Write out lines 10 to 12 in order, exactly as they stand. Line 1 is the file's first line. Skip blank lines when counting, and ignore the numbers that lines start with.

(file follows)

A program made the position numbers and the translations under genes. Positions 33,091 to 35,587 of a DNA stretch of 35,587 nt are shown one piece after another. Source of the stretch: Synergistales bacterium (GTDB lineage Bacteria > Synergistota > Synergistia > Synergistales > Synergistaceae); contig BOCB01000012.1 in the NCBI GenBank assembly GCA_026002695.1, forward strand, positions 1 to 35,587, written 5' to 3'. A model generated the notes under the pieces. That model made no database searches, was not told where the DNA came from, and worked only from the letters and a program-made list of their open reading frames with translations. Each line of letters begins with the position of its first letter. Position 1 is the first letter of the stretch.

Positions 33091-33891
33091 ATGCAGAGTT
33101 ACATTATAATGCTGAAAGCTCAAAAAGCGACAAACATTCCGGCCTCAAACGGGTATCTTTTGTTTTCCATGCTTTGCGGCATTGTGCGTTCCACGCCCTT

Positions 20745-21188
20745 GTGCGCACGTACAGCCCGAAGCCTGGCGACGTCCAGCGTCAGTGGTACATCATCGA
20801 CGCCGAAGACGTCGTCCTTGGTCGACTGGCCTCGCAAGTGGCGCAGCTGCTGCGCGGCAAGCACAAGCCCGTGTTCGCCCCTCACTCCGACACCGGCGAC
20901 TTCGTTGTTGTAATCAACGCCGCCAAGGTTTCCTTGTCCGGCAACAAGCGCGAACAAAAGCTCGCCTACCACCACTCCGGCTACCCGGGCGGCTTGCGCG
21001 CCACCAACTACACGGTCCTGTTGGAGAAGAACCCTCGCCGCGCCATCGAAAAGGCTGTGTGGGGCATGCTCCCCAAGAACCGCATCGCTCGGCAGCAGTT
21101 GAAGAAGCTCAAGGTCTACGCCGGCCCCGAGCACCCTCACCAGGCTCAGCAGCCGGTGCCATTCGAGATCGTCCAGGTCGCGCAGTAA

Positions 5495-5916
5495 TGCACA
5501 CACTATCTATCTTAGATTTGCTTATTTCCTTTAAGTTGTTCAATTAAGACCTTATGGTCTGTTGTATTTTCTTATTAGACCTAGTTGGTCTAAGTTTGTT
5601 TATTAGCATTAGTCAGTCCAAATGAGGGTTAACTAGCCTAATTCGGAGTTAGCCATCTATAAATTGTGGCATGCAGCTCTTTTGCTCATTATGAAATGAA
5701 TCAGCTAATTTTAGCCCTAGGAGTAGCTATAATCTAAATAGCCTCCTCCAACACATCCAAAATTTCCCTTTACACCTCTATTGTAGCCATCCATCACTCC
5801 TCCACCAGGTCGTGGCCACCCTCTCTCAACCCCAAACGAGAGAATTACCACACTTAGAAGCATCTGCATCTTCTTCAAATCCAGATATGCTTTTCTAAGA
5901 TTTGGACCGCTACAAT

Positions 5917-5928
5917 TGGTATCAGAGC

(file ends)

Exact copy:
21101 GAAGAAGCTCAAGGTCTACGCCGGCCCCGAGCACCCTCACCAGGCTCAGCAGCCGGTGCCATTCGAGATCGTCCAGGTCGCGCAGTAA

Positions 5495-5916
5495 TGCACA